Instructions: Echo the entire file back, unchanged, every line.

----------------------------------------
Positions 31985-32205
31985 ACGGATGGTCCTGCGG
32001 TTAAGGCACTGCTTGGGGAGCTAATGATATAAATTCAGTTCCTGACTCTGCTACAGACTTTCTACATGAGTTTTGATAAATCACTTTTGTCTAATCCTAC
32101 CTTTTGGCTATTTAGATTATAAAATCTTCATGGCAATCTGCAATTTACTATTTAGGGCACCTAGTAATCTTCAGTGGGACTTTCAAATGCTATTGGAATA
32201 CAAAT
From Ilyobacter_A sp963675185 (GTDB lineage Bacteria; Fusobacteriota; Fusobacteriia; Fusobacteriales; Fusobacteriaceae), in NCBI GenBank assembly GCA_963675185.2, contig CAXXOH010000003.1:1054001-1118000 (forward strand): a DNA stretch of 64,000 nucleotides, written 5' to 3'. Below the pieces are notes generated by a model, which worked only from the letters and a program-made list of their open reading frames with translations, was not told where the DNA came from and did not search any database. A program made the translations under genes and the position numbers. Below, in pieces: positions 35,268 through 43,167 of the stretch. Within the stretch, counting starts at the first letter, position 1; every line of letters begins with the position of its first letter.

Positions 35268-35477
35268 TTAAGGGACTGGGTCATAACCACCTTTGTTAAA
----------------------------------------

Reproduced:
Positions 31985-32205
31985 ACGGATGGTCCTGCGG
32001 TTAAGGCACTGCTTGGGGAGCTAATGATATAAATTCAGTTCCTGACTCTGCTACAGACTTTCTACATGAGTTTTGATAAATCACTTTTGTCTAATCCTAC
32101 CTTTTGGCTATTTAGATTATAAAATCTTCATGGCAATCTGCAATTTACTATTTAGGGCACCTAGTAATCTTCAGTGGGACTTTCAAATGCTATTGGAATA
32201 CAAAT
From Ilyobacter_A sp963675185 (GTDB lineage Bacteria; Fusobacteriota; Fusobacteriia; Fusobacteriales; Fusobacteriaceae), in NCBI GenBank assembly GCA_963675185.2, contig CAXXOH010000003.1:1054001-1118000 (forward strand): a DNA stretch of 64,000 nucleotides, written 5' to 3'. Below the pieces are notes generated by a model, which worked only from the letters and a program-made list of their open reading frames with translations, was not told where the DNA came from and did not search any database. A program made the translations under genes and the position numbers. Below, in pieces: positions 35,268 through 43,167 of the stretch. Within the stretch, counting starts at the first letter, position 1; every line of letters begins with the position of its first letter.

Positions 35268-35477
35268 TTAAGGGACTGGGTCATAACCACCTTTGTTAAA